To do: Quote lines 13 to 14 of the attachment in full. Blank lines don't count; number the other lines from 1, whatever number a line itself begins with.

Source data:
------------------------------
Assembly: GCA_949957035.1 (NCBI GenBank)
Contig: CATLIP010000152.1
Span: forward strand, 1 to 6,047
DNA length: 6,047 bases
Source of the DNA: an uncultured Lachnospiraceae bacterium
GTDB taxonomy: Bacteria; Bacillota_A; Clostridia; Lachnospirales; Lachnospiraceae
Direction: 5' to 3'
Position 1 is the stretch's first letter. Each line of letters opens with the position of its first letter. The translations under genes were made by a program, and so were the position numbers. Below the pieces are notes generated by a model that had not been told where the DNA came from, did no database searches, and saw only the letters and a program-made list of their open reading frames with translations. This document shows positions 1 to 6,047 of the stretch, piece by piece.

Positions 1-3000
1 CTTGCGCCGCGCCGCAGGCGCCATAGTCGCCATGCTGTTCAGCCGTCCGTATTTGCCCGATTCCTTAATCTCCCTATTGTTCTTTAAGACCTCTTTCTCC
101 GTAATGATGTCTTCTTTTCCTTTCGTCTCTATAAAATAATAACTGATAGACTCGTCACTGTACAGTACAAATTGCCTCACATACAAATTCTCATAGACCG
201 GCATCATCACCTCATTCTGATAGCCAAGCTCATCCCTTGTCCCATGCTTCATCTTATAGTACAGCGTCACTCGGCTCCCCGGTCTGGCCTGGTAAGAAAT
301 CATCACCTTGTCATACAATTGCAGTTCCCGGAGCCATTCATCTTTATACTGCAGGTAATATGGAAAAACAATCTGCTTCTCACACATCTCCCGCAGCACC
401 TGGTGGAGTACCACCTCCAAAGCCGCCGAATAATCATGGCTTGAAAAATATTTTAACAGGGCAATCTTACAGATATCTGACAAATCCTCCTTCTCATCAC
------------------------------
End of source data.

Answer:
301 CATCACCTTGTCATACAATTGCAGTTCCCGGAGCCATTCATCTTTATACTGCAGGTAATATGGAAAAACAATCTGCTTCTCACACATCTCCCGCAGCACC
401 TGGTGGAGTACCACCTCCAAAGCCGCCGAATAATCATGGCTTGAAAAATATTTTAACAGGGCAATCTTACAGATATCTGACAAATCCTCCTTCTCATCAC